You can use Looking Glass to find various details about your network, e.g. what are your Unit's VLAN and network allocations?
At its simplest, just select the Unit from the dropdown list and click the "show unit" button. Other search criteria include your backbone VLAN ID as assigned by IT Services, the four letter oak code, an IP address, subnet, or hostname.
So in this example we see all the information we hold for Jesus College.
The above output will provide the following information:
1) Which networks are assigned to this unit?
2) On which core router the Unit's SVI (virtual router) is present and which IP addresses have been assigned on that interface (So basically what's the gateway per subnet)?
3) Which backbone VLAN IDs have been assigned to the Unit?
4) Which layer 2 switches carry those VLANs?
In short Jesus College has been assigned two subnets (1)
The upstream core router is CIND. Jesus has a routed configuration. So their SVI 617 is assigned the IP address 188.8.131.52/29 and traffic for the second subnet goes over a static route that points to their firewall/router IP 184.108.40.206/22 (2).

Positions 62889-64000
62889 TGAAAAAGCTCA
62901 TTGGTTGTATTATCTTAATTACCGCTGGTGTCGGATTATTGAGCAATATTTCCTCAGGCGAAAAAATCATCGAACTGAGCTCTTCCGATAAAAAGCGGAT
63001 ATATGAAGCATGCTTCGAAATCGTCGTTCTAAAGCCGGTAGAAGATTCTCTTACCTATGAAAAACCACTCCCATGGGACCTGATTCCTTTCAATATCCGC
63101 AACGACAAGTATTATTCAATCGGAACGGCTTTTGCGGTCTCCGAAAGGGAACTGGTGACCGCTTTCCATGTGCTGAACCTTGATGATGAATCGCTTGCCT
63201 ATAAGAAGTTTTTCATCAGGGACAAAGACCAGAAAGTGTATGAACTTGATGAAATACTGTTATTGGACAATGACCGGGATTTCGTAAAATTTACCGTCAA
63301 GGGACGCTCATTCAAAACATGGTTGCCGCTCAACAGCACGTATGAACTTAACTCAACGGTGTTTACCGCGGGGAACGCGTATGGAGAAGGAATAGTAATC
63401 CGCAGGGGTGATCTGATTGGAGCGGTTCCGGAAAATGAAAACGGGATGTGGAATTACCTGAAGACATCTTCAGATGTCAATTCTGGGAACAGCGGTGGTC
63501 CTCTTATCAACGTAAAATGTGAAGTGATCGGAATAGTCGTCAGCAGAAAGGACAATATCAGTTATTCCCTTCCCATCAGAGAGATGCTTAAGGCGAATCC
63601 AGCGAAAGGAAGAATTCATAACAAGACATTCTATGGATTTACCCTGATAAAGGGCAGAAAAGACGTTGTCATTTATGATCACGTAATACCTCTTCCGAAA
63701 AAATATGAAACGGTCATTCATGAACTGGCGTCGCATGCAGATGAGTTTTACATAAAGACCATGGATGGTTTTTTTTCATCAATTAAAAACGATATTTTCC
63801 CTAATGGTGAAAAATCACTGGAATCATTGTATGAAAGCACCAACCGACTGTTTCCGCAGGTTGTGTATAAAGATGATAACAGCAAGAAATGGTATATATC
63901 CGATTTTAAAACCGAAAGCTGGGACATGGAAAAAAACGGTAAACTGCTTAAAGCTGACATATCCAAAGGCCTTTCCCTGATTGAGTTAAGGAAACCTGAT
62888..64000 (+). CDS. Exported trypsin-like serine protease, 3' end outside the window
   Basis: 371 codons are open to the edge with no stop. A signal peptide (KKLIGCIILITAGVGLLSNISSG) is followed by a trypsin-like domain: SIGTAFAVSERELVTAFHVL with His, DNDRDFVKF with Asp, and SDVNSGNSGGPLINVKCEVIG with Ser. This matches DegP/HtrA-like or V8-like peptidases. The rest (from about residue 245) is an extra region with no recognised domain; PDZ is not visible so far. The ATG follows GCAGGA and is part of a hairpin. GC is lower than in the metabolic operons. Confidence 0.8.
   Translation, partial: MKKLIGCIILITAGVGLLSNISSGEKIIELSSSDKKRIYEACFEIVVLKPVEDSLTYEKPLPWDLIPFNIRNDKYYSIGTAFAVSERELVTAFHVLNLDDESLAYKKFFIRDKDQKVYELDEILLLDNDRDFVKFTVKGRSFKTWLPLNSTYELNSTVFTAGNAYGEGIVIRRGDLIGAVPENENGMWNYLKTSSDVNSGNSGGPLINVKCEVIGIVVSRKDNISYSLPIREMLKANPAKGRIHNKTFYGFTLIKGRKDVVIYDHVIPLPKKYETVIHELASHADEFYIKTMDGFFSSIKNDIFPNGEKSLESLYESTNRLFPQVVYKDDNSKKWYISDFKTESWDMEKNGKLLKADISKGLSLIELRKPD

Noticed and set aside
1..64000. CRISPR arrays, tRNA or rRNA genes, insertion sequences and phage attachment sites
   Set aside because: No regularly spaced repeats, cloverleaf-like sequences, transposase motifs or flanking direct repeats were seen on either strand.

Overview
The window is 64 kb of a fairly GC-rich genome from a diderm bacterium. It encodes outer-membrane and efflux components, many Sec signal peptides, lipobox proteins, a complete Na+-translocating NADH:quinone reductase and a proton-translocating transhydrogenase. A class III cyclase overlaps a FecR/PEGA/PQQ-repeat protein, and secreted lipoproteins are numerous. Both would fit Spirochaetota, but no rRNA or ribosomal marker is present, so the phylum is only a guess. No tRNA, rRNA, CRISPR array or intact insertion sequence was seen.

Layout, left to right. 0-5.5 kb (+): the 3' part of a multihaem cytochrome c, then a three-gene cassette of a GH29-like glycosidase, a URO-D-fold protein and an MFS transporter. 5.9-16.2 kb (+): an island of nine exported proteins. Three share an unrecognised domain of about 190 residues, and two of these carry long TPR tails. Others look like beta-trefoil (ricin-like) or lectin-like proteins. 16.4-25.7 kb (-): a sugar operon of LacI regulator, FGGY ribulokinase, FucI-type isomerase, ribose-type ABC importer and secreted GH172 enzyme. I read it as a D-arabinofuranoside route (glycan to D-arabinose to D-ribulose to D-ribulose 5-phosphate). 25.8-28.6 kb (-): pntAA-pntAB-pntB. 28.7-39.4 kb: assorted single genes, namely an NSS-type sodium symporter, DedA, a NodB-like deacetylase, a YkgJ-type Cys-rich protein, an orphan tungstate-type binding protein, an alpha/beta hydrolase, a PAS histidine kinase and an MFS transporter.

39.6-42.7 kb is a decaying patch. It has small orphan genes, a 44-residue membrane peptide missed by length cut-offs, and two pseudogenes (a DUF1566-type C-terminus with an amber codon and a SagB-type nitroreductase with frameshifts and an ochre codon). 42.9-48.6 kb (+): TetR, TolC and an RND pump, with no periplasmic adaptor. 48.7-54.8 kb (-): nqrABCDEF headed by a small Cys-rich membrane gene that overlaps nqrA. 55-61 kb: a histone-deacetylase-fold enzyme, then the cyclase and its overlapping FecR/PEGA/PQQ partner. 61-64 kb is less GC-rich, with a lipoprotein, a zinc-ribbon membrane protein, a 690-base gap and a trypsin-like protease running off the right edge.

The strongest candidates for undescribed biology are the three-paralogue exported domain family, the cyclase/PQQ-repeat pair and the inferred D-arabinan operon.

The VLAN numbers assigned to them are (3)
617 Main VLAN as described above
672 Annexe VLAN 682 Q-in-Q VLAN
The access switch (Frodo) for all VLANs located at Unit's main site (4) jesus.frodo and on which switch-port each VLAN terminates.
To determine the upstream router of your Annex VLANs, you can lookup the Frodo's name. From the last two octets of the resulting IP address you can determine the Frodo number and finally use the table below to match it with the router it's connected to.
|CRouter||Router Number||Frodo Number Range|
e.g. VLAN 682 is present on Frodo mdx-his.frodo.ox.ac.uk
$ dig +short mdx-sthughs.frodo.ox.ac.uk
Frodo number is 253. From the table you can determine that the upstream router is CSUR.
It's expected that a failure or maintenance task that takes place on any of the above network components will cause service disruption to at least one site for this specific VLAN (could be more if the main site goes down depending on how the services are distribute and delivered).
Rule of thumb: Further to the distribution routers are the core switches BMUS and BOUCS. These are configured to be the root bridges (RB) and secondary root bridges for Annexe and Q-in-Q VLANs. Even numbered VLANs' RB is on BMUS, odd numbered VLANs' RB on BOUCS. This means, that in the event of a reboot or outage of one of the backbone switches the Annexe VLANs will experience an outage equal to the time it will take for STP to re-converge.